Beyond the river stretches the interminable prairie, where the fields of harvested wheat lie wrapped in slumber; . . . . The light stealing upon the broad shadows, first touches the tops of the prairie wagons. . . . Then, making more and more progress, it shines. . . and at last, in full glory of splendor, brings out the yellow of the cultivated fields and the course brown of the sandy soil.

~ Picturesque America, 1872

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Our Beginnings

The 1912 Old Settlers' Reunion at Fort Miller brought together pioneers who made history in Fresno County's early days during the 1850s and 1860s at Millerton and Fort MIller.
Many of the pioneers pictured here were charter members of the Fresno County Historical Society when our organization was founded in 1919.

The Historical Society’s beginnings are tied to pioneer families some of whom immigrated to the Valley prior to the Gold Rush in 1848, others who came after California became a State and helped establish the town of Millerton in the 1850s, and still others who came some time after the railroad was built in the Valley in the early 1870s.

Members of some of these pioneer families were among those called upon at the beginning of WWI to establish the War Records Committee. They stayed together after the Great War to organize the Fresno Historical Society in 1919 because they felt strongly that it was time as a community to begin gathering those things that help document a region --- artifacts, photographs and film, documents, business records, family scrapbooks, letters and postcards, architectural drawings, government documents, books, collections from cultural and civic groups, and oral histories. Early on they wrote of their purpose:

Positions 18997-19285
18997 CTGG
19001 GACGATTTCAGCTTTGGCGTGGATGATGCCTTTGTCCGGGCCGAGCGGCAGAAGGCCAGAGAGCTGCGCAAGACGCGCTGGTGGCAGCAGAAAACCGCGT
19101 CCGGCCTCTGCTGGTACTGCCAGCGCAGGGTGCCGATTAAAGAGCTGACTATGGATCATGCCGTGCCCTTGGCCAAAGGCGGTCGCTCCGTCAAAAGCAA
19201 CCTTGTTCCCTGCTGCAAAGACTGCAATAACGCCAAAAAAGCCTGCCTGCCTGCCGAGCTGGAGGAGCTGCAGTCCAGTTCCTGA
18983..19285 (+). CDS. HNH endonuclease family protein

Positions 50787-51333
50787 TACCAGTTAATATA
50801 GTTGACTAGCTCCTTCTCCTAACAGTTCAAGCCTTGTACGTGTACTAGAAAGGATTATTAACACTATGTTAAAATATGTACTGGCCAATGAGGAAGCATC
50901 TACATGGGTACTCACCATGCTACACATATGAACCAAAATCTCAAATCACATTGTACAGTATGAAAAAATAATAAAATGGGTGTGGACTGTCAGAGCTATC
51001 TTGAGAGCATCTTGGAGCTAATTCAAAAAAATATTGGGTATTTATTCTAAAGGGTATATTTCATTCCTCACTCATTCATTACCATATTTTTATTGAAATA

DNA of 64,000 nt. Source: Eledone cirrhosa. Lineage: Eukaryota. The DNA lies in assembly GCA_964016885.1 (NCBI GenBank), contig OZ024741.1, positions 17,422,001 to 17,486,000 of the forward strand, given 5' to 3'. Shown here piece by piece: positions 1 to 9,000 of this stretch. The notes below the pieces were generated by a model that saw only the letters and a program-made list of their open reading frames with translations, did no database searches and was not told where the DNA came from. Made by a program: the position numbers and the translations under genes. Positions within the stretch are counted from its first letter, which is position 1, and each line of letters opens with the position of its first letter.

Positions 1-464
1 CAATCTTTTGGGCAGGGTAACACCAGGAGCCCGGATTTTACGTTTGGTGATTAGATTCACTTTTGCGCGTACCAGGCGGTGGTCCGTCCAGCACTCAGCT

To collect, compile and preserve all written or other records of historical value to California generally or Fresno County and the San Joaquin Valley in particular.

These founders also knew the importance of preserving the region’s story through its architecture and landscape. They were the first advocates of historic preservation in the region and began their work by placing markers at historic sites. Their work expanded to include saving an early piece of Central California’s architectural history----the blockhouse of Fort Miller built in 1851. Later they led the effort to save and then open to the public the last piece of agricultural pioneer M. Theo Kearney’s 19th century estate---- his superintendent’s lodge, its out-buildings, as well as the 230-acre estate grounds that surround them.

The Society’s founders also recognized that an appropriate setting for sharing the story of the Central Valley would contribute significantly to developing a strong sense of identity as a region as well as a strong sense of community. They knew as we know today that museums can play a vital role in society building. And so these founders set a goal back in 1919-----to create a history museum. Today we’re working to make their vision a reality.

Last Updated Thursday, November 15, 2018 - 04:34 PM.